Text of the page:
Best Bass Compressor Pedals – For Balancing Out Your Sound

If you play bass guitar, you’ll know some techniques create louder sounds than others. For example, if you like to slap and pop, these will be louder than when you use two fingers to walk around bass lines. Similarly, if you choose to use a pick in some songs and not in others, the volume of your playing will alter as a result.

Another thing which can affect volume is the use of effects pedals. Wah, for example, can fluctuate quite dramatically in volumes.

bass guitar being played

So what’s the problem? Well, these fluctuating volumes cause problems in live performances, as the sound guy (or girl) will have to engineer according to the loudest sound you make. This means they have to set your level quite low, making your quieter playing a bit too quiet.

The solution to this is compression. Compression normalizes the sound coming from your bass guitar, making your louder notes quieter and your quieter notes louder. This results in a better, more balanced bass sound. Incidentally, if you’re a guitar player check out our article about compressor pedals for guitar.

At a Glance: Our Choice Of The 8 Best Bass Compressor Pedal On The Market


MXR M87 Bass Compressor

MXR M87 Bass Compressor
  • True bypass
  • Clever LED meter
  • Potential for use as a limiter if needed

Digitech XBS Bass Multi-Band Compressor Pedal

DigiTech Bass Squeeze
  • Simple to use
  • Large foot pedal
  • Good value

Aguilar TLC Bass Compression Effect Pedal

Aguilar TLC Compressor
  • Four versatile controls; level, threshold, attack and slope
  • True bypass
  • Ideal for ‘on the go’ usage

EBS EBS-MC Multi Comp True Dual Band Bass Compressor Pedal

EBS Multicomp
  • Features dual band compression
  • Switch between three modes (multi-band, normal and tube)
  • Nice variety of tones

Electro-Harmonix  Bass Preacher Bass Compressor/Sustainer Pedal

Electro-Harmonix Bass Preacher
  • Three setting switch for attack
  • Small and sturdy
  • True bypass

Xvive Bass Pedal Distortion,Compressor,distortion,Overdrive Effect Pedal True Bypass B1

Xvive XB1 Bass Squeezer​
  • Extremely easy to use
  • Idiot proof one dial does everything
  • Eco friendly option

TC Electronic Bass Compression Effect Pedal (SPECTRACOMPBASSCOMPR)

​TC Electronic SpectraComp
  • Needs to combine with app or software
  • Very small
  • Ideal for a bassist on a budget

Note: The links above take you to more information, current prices and customer reviews on Amazon. If you do purchase something we get a small commission, which has absolutely no effect on the eventual price that you pay.​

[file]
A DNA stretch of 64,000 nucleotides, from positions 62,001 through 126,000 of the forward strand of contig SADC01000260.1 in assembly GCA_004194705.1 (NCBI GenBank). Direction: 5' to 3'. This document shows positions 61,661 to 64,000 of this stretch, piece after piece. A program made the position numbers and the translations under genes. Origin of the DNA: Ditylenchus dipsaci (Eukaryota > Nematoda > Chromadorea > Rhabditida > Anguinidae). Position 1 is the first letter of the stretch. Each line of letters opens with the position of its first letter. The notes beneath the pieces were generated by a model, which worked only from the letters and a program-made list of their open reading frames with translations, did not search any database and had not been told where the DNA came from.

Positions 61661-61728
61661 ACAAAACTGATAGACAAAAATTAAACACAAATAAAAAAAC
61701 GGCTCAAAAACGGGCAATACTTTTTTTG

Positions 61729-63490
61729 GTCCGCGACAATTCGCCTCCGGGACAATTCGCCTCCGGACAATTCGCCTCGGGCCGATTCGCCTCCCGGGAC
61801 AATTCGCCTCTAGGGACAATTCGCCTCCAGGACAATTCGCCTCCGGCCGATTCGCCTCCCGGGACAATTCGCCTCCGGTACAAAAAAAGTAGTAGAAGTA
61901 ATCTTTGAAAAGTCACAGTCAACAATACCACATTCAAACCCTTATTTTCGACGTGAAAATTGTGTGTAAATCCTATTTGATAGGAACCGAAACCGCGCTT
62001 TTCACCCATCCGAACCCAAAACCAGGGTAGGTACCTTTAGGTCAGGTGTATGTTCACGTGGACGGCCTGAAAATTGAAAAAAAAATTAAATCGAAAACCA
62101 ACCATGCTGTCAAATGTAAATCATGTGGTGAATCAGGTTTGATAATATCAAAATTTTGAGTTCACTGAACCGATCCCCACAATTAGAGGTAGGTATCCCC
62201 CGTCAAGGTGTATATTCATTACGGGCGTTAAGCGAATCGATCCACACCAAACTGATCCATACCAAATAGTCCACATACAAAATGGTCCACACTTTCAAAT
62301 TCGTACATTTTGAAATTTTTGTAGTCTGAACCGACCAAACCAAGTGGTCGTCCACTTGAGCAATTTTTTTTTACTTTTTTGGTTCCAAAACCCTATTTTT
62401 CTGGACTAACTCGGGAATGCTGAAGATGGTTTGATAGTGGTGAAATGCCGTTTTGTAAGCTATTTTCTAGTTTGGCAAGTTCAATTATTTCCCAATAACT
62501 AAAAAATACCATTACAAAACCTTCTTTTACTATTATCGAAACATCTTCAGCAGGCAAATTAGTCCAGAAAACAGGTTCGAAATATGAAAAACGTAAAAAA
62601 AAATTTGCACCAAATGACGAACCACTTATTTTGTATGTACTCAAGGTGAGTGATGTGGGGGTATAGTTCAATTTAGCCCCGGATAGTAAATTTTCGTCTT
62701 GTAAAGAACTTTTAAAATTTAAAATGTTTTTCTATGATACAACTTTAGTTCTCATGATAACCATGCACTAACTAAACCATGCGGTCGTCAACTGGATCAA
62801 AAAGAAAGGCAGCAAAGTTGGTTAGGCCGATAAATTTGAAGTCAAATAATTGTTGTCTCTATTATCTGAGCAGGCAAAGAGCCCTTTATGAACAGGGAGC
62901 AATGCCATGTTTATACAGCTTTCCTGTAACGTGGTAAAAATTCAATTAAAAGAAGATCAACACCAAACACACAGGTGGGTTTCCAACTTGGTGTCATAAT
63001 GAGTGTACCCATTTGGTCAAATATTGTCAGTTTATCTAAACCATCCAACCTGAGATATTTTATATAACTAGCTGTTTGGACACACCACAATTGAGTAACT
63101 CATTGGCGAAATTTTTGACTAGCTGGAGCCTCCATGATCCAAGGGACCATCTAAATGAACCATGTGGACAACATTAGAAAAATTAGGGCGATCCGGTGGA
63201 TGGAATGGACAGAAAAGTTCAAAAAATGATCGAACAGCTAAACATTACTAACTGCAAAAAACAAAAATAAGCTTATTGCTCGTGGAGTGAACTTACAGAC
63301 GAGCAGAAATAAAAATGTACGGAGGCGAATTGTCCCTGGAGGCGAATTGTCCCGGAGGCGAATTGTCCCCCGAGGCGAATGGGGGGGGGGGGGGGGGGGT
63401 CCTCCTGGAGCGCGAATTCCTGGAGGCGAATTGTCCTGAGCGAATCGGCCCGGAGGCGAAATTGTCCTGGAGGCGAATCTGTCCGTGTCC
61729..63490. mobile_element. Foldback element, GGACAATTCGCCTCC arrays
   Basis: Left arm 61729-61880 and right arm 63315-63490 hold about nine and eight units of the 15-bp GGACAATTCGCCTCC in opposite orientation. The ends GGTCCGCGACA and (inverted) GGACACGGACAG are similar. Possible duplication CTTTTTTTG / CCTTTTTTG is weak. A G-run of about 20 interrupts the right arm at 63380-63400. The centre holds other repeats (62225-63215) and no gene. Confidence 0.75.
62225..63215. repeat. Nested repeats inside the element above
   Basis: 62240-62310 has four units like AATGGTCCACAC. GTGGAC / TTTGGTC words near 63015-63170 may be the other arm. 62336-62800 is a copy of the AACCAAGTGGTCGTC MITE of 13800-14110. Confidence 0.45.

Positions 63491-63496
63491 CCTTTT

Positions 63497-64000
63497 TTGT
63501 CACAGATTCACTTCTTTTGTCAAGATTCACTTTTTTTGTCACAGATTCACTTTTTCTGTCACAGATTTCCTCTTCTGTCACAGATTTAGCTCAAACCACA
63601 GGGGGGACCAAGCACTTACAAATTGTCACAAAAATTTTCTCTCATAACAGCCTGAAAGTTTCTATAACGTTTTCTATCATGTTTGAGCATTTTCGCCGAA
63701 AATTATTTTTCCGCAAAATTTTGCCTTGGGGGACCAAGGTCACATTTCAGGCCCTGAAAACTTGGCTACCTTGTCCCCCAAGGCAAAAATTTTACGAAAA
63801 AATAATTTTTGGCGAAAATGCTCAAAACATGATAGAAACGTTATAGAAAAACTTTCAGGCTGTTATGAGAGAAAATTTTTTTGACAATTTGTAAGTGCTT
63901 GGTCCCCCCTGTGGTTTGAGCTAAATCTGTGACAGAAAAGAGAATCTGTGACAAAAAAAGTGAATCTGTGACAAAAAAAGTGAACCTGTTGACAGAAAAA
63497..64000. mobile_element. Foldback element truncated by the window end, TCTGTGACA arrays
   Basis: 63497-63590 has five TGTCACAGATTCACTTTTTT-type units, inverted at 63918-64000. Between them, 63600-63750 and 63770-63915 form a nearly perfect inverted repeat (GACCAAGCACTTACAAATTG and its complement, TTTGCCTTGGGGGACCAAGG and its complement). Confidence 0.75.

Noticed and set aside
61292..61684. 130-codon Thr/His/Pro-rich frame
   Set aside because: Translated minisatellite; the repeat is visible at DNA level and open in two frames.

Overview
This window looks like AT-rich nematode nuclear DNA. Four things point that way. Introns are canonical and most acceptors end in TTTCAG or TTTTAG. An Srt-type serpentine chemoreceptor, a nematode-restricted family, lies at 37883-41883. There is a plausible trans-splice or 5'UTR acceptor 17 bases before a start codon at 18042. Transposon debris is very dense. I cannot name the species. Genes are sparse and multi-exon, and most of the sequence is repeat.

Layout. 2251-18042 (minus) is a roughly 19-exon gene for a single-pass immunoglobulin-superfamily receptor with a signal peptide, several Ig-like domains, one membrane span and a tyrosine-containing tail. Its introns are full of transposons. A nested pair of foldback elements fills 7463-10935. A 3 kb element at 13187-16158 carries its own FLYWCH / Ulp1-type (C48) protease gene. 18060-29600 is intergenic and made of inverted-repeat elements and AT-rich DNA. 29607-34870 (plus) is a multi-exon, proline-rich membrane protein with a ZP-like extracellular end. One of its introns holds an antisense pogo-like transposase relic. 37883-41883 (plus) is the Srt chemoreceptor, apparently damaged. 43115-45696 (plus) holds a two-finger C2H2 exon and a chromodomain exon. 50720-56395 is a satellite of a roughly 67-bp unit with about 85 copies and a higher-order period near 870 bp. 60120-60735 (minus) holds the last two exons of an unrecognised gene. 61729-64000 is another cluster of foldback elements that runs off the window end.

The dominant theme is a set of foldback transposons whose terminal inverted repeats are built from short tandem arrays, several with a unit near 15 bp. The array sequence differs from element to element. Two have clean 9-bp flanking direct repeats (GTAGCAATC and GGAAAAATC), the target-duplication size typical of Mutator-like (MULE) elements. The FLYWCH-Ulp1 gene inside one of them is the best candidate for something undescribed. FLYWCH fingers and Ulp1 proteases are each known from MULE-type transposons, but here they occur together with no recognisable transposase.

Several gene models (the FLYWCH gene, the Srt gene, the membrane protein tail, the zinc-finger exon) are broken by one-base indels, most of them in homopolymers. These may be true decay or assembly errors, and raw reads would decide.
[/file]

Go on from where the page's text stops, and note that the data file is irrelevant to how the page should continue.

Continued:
In this article, we’ll deep dive into bass compression effect pedals and describe for you what they are, how they work, and how to choose the right one for you.

Here’s what we’ll cover. Jump to a part that grabs your interest, or read from the top (recommended).

What is a Bass Compressor Pedal?

As mentioned, bass compressor pedals are effects processing units that reduce the dynamic range of the input signal coming from your signal chain (i.e. your guitar and any other pedals you’re using). Any bassist will have natural dynamic inconsistencies – by using a bass compression pedal those inconsistencies in the bassist’s playing are significantly reduced.

These small stomp boxes are inserted into your line between your pedals and your amp. Along with EQ, a compressor is often thought of as an essential bass pedal. They give you controllability over your sound.

Why Use a Compressor for Bass Guitar?

Live Performance

The more gigging you do, the more likely you’ll find yourself playing in venues with poor in-house equipment. A compressor that gives you a lot of control over your volume limits will be a huge asset to you by giving you some form of control without having to spend a fortune (and without needing to lug around your own PA system everywhere).

Although these pedals can be used in a recording studios, it’s more common to see used in gigging and live performance. You’ll find most studios have rack-mountable compression units already built in for ultra high-quality signal compression.

Clarity and Consistency

Clarity and consistency are right up there with good rhythm when it comes to the essentials of playing bass in a band.

If your volume is up and down and all over the place, it’s going to distract both your band members and your audience. This isn’t conducive to a good performance.

Balance Out Your Slap Bass

If your bass technique relies heavily on slapping and popping, then a bass compressor will help to keep your regular finger-style playing volume in line with those sections. Compression pedals are often used to balance out slap bass style playing. They can also be extremely useful for eliminating the dynamic contrast between playing with a pick and walking with your fingers.

Compress Your Whole Signal Chain

​If you have other pedals (such as a bass octave pedal), adding a bass compressor at the end of your pedal chain will help to compress the overall signal after all other effects have been introduced.


guy look sad playing bass guitar

Is a Bass Compressor The Same As a Guitar Compressor?